Fa Fa Fa (Sad Song)
(O. Redding/Cropper)
( 3'12, 1.46 Mo)

Sala Keba
(P. Wemba/L. Kanza)
( 3'39, 1.67 Mo)

Extrait de EMOTION (1995), avec: Vocals: Papa Wemba, Juliet Roberts (voc); Guitar: Maika Munn, Maurice Poto (keyb, guit, chorus); Lokua Kanza (guit, bass, percu, chorus); Stephen Hague (Accordion); The Kick Horns (Horns); Christian Polloni (keyb, chorus); Jean-Philippe Rykiel (keyb); Noel Ekwabi (bass); Andy Duncan (drums, percu); Paco Sery (drums); Xavier Jouvelet, Udoh Essieh (percu); Anne Papiri, Julia Sarr (chorus).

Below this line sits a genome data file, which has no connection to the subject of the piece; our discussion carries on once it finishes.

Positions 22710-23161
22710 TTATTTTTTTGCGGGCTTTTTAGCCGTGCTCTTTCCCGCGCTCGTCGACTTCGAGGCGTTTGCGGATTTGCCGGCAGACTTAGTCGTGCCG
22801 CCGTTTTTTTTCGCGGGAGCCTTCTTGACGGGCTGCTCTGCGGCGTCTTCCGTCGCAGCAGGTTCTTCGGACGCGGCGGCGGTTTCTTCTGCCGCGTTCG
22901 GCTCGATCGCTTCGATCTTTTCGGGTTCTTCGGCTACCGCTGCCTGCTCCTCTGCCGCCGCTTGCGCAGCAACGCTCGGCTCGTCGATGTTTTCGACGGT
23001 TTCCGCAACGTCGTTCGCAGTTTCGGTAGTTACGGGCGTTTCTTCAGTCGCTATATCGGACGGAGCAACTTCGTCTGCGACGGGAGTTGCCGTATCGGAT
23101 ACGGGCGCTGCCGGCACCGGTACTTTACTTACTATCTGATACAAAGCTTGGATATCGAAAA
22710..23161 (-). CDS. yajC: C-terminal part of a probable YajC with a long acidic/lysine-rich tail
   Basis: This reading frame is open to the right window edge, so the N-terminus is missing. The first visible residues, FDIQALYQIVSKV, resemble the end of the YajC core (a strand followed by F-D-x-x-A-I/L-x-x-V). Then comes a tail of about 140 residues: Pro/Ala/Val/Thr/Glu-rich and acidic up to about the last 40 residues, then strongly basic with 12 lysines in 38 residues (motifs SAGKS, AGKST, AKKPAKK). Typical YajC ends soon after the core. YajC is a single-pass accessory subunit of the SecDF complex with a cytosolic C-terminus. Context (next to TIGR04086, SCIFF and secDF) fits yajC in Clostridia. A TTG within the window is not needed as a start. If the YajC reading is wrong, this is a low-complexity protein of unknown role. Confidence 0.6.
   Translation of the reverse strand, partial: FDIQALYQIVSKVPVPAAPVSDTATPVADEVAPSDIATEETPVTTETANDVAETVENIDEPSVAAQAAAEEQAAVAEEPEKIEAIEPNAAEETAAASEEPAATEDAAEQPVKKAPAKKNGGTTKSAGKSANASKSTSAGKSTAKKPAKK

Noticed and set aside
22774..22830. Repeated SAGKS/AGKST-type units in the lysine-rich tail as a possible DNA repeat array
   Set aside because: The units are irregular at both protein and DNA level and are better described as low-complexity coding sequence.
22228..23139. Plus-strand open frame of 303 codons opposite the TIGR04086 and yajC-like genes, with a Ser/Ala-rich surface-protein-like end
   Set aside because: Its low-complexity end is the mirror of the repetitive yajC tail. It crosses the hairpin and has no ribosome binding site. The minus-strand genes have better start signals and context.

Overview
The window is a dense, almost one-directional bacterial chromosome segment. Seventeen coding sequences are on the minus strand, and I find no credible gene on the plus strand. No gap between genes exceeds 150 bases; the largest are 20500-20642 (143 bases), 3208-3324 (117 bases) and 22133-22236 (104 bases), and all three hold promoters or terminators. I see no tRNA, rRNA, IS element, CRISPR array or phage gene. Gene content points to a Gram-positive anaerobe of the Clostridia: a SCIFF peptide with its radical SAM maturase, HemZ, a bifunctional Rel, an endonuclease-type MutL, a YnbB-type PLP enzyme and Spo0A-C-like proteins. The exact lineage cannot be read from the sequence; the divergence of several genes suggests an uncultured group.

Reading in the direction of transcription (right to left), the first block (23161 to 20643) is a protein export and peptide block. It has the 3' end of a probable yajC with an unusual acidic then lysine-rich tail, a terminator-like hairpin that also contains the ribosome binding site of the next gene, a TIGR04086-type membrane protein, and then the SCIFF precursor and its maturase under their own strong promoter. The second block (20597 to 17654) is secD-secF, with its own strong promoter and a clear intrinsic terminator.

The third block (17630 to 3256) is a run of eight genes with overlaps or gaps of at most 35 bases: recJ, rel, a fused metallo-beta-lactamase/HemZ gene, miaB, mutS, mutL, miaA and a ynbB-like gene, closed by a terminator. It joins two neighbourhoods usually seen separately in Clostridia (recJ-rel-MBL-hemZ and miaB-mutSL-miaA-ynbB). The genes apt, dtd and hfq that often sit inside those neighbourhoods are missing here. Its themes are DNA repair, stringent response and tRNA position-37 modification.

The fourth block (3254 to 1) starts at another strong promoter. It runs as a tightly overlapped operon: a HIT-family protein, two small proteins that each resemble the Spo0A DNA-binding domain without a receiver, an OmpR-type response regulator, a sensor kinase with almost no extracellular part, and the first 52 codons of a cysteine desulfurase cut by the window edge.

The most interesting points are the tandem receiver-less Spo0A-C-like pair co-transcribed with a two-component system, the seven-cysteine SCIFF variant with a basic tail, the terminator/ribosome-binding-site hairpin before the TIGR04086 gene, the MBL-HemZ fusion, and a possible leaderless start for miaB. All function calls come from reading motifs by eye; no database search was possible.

" b. Shungu Wembiado, 1952, Kasai, Zaire. Wemba's musical roots can be traced to 1969 when he formed Zaiko Langa Langa. The idea was to update traditional African sounds with the imported rhythms and melodies of the West, including rock and R&B. Zaiko Langa Langa was an experimental concern, using multitudinous singers to produce harmonies and chants, with electric instruments and drum kits brought home by Zairean students living in Belgium. He left in 1970 to form Isifi Lokole, then Yoka Lokole and, in 1977, Viva La Musica. On leaving Zaiko Langa Langa, he kept up the ragged, streetwise sound, the 'beau desordre', associated with the group, his voice adding a high wailing tone that cut through two decades of sweet Kinshasa harmonies. Kinshasa's Radio Trottoir first fastened on to Wemba during his Isifi Lokole days, when he was accused of an illicit affair with a young girl and spent a few days in jail. Viva La Musica took its name from a 'charanga' song by Johnny Pacheco. He also re-introduced a traditional instrument to the music, the lokole, a hollow tree trunk played with two sticks like a drum, which was conventionally used to pass messages between neighbouring villages. In Zaire, Brussels and Paris, Wemba's followers, and those of other great fashion leaders, are known as 'Sapeurs', members of the Societe Des Ambianceurs et des Personnes Elegantes. The hallmarks are the same: expensive clothes, bearing the most prestigious of designer labels from Giorgio Armani to Cardin and Jimmy Weston. One particular song, 'Matebu', has become the Sapeurs' hymn. During the course of such songs, Wemba has been known to balance his shoes, doubtless Westons, on his head and turn round his vest to show off the labels. Overseas, Wemba has also made an impact - with 'La Firenze', which praises Florence, Paris, Tokyo and other style centres, introducing electro handclaps and a beat-box into a straight, sharper soukous style. For the true, exuberant Wemba, though, it is necessary to listen to albums like La Vie Comme Elle Va Bola (1984), with its electric-saw vocals rising above echoing guitars and a wall of ragged harmonies that seem to have come straight off a night-time Kinshasa street. His debut solo album, recorded in collaboration with producer Martin Messonier, was released in 1988. Genuine acclaim, though, arrived with Le Voyageur, which saw him make his debut on Real World Records. Here he risked alienating African purists by forging an international style which was both distinct and innovative. Even more cosmopolitan was 1995's Emotion, overseen in the studio by Pet Shop Boys / Erasure producer Stephen Hague. Just as important was the contribution of keyboard player Jean-Philippe Rykiel (a collaborator with Salif Keita and Youssou N'Dour ), Papa Noel (bass) and Christian Polloni (guitar), though regular backing vocalists Reddy Amisi and Stino had been replaced by female accompanists. Of many notable tracks perhaps the most interesting was a cover version of Otis Redding 's 'Fa-Fa-Fa-Fa-Fa (Sad Song)', Wemba's favourite singer. Despite his obvious desire to seek international success, elsewhere his impressive vocals remained rooted in his own native Lingala language, helping to offset accusations that he had turned his back on the continent of his birth. He also maintains a separate, 20-piece soukous orchestra for 'real African music fans', as further evidence of this commitment. His third album for Real World was co-produced by noted English producer, John Leckie ( Fall, Radiohead ), and proved to be a more vibrant collection than previous albums. "



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